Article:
Florida Reef Gecko
Scientific Name: Sphaerodactylus notatus notatus / Common Names: Florida Reef Gecko
Search closely through leaf litter and debris to find these secretive, matchstick-sized lizards. The Florida Reef Gecko is a tiny round-bodied gecko with relatively large, overlapping, and strongly keeled scales on the back. Perhaps the smallest lizard in the United States, it is only 2 - 2.25 in. (5.1 - 5.7 cm) TL. Its body and tail are covered with dark spots on a brown background. Females have three broad longitudinal dark stripes on the head, and may or may not have a pair of white, dark edged "eye spots" on the shoulder. The body is covered with large overlapping keeled scales.
Habitat and Range
The only native gecko found east of the Mississippi River, Florida Reef Geckos are known from the Dry Tortugas, Florida Keys and extreme southeastern mainland Florida. Other subspecies are known from Cuba and the Bahamas. They are found in pinelands, hammocks and vacant lots.
These tiny lizards are crepuscular, or active at dusk, when they can sometimes be seen scurrying between holes, debris or other cover on the ground. They feed on tiny insects and spiders. Females lay one egg at a time, several over a season. Hatchlings are comparatively huge, over an inch long at hatching. Several females are known to nest in single favorable locations, and on at least a few occasions, single sites have been found containing eggs of: Florida Reef Geckos, Cuban Ashy Geckos and Amerafrican House Geckos together.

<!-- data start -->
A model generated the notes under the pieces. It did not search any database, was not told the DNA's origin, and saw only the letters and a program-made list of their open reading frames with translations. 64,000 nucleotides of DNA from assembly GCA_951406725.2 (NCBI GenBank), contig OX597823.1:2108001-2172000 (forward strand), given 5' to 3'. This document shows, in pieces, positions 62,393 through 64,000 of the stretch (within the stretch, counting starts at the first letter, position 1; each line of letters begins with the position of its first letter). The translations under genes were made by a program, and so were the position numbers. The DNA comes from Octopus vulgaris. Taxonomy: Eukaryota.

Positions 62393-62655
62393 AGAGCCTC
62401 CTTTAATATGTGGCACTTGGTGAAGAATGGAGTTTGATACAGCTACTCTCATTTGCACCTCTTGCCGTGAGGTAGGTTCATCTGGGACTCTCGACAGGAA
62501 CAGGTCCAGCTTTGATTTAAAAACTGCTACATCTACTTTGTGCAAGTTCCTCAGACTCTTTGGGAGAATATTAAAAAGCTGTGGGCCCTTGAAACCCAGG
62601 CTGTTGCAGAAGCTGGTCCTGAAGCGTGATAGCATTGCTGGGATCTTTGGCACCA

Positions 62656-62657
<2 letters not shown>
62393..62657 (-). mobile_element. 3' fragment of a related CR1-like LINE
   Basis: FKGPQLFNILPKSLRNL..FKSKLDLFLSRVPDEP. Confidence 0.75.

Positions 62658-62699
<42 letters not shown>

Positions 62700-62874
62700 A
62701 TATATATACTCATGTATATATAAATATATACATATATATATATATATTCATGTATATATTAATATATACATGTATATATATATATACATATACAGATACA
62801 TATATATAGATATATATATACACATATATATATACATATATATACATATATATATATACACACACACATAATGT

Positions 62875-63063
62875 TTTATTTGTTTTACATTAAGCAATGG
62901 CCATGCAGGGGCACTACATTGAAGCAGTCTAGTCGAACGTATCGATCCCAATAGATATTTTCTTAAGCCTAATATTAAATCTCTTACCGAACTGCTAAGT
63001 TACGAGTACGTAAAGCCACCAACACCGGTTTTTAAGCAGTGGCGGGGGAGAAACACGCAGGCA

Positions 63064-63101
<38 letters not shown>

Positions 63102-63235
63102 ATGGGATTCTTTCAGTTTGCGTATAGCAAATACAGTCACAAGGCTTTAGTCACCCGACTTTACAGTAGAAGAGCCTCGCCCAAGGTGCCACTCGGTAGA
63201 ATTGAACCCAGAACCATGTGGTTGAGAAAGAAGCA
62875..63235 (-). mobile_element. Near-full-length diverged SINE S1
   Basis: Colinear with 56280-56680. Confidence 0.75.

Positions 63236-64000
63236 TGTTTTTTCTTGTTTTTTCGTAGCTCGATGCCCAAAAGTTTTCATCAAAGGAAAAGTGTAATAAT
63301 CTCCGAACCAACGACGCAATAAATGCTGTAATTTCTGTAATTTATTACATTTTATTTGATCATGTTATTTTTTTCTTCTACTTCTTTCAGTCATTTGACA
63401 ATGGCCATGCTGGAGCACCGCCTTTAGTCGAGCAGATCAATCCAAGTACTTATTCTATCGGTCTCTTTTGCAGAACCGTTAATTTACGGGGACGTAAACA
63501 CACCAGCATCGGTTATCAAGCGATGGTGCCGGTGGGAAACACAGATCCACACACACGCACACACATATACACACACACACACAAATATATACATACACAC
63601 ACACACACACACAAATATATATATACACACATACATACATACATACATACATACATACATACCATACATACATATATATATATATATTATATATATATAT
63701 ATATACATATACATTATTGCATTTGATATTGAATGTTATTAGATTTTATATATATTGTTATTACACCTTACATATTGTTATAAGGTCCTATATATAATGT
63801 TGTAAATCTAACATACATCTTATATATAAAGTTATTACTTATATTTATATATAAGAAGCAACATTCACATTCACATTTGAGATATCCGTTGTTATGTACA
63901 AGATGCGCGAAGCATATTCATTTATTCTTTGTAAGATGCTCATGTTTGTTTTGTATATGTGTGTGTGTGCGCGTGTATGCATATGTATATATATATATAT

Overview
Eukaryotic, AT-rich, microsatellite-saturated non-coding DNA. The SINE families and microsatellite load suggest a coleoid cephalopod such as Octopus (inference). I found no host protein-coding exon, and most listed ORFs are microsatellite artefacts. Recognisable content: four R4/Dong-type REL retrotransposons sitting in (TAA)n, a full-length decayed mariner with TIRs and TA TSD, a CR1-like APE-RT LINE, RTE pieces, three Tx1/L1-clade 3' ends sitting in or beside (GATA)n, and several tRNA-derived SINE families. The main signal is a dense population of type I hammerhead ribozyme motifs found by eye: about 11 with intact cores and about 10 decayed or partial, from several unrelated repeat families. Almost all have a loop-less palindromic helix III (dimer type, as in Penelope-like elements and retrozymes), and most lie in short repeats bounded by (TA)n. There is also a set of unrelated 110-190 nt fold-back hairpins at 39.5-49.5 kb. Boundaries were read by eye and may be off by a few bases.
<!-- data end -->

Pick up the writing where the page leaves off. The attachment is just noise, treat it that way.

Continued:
Only the Cuban Ashy Gecko and Common Ocellated Gecko share the Florida Reef Gecko’s tiny size and round pupils. The Cuban Ashy Gecko’s dorsal scales are small and granular. The Common Ocellated Gecko has numerous tiny white eye-like spots on the neck. Both Cuban Ashy and Common Ocellated Geckos have dark bodies with lighter spots and markings on the body.
Conservation & Other Threats
The Florida Reef Gecko, the only native gecko in Florida, could potentially be impacted by human development or competition with introduced geckos, but at this time it still seems abundant within its range.
This species profile relies heavily on: Bartlett & Bartlett 1999; Conant et al. 1998